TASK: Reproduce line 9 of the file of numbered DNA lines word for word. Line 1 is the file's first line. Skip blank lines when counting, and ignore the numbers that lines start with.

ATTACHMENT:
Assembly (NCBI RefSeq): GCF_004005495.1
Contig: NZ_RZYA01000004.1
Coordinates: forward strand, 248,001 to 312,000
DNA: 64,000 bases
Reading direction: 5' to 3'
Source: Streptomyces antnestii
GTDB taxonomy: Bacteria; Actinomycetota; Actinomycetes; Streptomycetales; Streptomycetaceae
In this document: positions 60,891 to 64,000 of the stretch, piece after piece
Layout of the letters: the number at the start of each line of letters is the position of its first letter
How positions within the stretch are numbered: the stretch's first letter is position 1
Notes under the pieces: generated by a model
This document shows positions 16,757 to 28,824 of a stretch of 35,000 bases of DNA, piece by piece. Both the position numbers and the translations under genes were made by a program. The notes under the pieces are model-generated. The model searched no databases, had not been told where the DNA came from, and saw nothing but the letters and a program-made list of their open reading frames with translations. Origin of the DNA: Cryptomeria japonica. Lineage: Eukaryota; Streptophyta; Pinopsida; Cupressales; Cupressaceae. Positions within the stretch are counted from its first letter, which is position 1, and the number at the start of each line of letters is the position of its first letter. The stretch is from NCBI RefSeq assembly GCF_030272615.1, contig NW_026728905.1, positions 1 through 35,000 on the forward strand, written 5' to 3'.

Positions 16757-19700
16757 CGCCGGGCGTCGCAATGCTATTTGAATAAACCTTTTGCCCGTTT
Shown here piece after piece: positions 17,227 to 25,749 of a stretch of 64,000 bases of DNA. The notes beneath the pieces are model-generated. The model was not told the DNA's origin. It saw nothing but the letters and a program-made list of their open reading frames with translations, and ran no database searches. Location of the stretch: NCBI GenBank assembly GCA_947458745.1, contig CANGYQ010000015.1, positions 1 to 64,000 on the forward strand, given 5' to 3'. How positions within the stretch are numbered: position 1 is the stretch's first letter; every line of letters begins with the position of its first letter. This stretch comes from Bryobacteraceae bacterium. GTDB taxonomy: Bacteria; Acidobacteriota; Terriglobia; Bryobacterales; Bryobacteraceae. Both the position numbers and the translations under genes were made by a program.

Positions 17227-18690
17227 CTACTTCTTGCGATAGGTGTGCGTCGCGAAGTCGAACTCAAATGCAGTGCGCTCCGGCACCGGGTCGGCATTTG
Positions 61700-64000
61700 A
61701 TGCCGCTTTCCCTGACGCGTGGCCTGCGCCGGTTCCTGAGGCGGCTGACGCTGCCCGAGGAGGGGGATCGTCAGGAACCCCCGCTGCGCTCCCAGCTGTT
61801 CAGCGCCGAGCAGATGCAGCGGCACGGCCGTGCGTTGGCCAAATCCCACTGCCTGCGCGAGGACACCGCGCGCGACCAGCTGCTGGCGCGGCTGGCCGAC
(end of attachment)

Layout of the letters: the number at the start of each line of letters is the position of its first letter